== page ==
Formerly an associate art director at Print magazine, Walsh had emailed Sagmeister, who is known for his generosity, to elicit feedback on her portfolio and career. After five minutes of flipping through her book he said, “When do you want to come work for me?” She quit her job at Print the next day.
After his 2008 show at the prestigious Deitch Projects gallery in New York, Sagmeister had fixed his focus on the broader impact of design—to change perceptions and possibly behavior. Clients have afforded him opportunities to expand his visual language, but exhibitions and videos allow him the freedom of authorship. “The Happy Show,” Sagmeister’s 2012 exhibition at the Institute of Contemporary Art in Philadelphia, was the evolutionary result of this shift away from the commercial. He did not design someone else’s ideas; instead, he offered visitors the experience of “walking into the designer’s mind as he attempts to increase his happiness via meditation, cognitive therapy and mood-altering pharmaceuticals” through interactive digital and analog typographic investigations of his “rules to live by.” This seems to be the path he is taking, at least right now.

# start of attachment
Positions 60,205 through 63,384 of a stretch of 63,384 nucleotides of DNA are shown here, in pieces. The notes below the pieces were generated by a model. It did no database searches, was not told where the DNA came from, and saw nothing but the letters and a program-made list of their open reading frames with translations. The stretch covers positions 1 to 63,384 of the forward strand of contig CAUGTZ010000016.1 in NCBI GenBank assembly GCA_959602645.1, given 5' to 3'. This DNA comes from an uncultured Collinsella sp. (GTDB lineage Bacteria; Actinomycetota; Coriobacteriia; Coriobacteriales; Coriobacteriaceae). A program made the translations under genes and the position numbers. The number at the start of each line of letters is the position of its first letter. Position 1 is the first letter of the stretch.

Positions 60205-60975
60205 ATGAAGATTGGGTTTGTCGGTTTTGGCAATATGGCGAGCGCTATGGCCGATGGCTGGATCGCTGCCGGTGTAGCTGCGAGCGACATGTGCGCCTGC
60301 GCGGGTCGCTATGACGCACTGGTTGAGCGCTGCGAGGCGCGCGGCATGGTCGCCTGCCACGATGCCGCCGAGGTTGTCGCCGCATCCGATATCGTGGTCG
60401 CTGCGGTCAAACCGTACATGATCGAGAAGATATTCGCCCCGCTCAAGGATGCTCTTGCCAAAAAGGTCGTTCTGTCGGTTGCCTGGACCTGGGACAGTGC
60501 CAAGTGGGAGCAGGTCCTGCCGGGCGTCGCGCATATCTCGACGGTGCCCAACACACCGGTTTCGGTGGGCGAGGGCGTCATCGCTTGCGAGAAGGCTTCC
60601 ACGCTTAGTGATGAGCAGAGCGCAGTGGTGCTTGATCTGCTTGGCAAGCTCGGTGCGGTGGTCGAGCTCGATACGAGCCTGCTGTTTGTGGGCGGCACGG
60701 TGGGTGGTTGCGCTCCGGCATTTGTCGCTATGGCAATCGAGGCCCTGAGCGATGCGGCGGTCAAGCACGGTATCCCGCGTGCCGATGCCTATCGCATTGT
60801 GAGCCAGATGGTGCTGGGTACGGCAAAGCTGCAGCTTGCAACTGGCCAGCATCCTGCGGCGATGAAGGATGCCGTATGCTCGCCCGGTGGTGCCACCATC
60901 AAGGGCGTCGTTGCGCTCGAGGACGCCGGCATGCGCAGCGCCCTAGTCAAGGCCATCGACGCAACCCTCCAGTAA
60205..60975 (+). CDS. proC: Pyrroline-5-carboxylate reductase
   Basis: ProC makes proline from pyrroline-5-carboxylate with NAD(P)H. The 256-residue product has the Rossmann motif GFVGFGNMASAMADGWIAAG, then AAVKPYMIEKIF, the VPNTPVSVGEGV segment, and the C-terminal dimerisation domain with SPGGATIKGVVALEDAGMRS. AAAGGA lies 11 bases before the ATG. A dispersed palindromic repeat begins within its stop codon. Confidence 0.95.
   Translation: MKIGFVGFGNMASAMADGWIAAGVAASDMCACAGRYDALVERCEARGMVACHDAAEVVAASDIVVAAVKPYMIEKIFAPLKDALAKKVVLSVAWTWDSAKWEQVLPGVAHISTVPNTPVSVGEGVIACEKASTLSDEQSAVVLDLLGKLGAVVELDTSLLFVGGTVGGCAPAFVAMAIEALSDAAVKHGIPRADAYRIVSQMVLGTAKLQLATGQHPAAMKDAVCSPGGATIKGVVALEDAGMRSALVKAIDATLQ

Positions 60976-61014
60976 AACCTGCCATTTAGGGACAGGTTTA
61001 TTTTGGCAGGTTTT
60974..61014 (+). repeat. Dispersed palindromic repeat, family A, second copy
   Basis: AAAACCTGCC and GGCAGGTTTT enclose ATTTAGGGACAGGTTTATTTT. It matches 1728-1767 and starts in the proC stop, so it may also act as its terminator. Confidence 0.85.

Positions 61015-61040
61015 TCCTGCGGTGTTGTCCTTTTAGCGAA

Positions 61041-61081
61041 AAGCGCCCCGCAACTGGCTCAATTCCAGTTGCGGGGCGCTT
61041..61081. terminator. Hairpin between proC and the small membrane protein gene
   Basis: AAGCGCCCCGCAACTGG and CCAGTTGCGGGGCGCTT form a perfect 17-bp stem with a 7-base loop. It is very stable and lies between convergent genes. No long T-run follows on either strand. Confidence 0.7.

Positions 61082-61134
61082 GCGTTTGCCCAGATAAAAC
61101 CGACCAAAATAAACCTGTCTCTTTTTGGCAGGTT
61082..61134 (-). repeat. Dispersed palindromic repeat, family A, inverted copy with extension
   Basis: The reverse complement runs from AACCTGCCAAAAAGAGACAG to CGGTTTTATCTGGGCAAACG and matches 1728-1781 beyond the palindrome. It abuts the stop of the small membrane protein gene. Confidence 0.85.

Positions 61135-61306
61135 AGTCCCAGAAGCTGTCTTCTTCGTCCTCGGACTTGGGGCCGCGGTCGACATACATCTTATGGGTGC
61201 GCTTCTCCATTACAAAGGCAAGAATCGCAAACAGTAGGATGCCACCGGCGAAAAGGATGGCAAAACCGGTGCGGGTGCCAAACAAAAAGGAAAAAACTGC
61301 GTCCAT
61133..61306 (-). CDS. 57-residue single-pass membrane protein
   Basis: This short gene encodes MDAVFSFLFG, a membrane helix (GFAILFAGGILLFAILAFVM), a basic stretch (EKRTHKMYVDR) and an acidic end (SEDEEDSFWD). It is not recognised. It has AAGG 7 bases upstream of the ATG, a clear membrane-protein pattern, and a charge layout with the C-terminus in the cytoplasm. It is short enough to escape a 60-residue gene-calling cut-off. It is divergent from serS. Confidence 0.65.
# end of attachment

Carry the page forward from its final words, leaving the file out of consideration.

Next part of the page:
“I follow the direction that seems juicy, and has the right balance of newness and familiarity,” Sagmeister told me. But “follow” is an interesting word. If Sagmeister followed he wouldn’t be ahead of the pack, or the trickster personified, or the man of many maxims. He is not a follower, but a leader, if only to satisfy his own restlessness. “If it’s too new I get anxious,” Sagmeister once said, “if it’s too familiar I get bored.”
Stefan Sagmeister will be presented with the AIGA Medal at “Bright Lights: The AIGA Awards” on April 19, 2013, in New York City.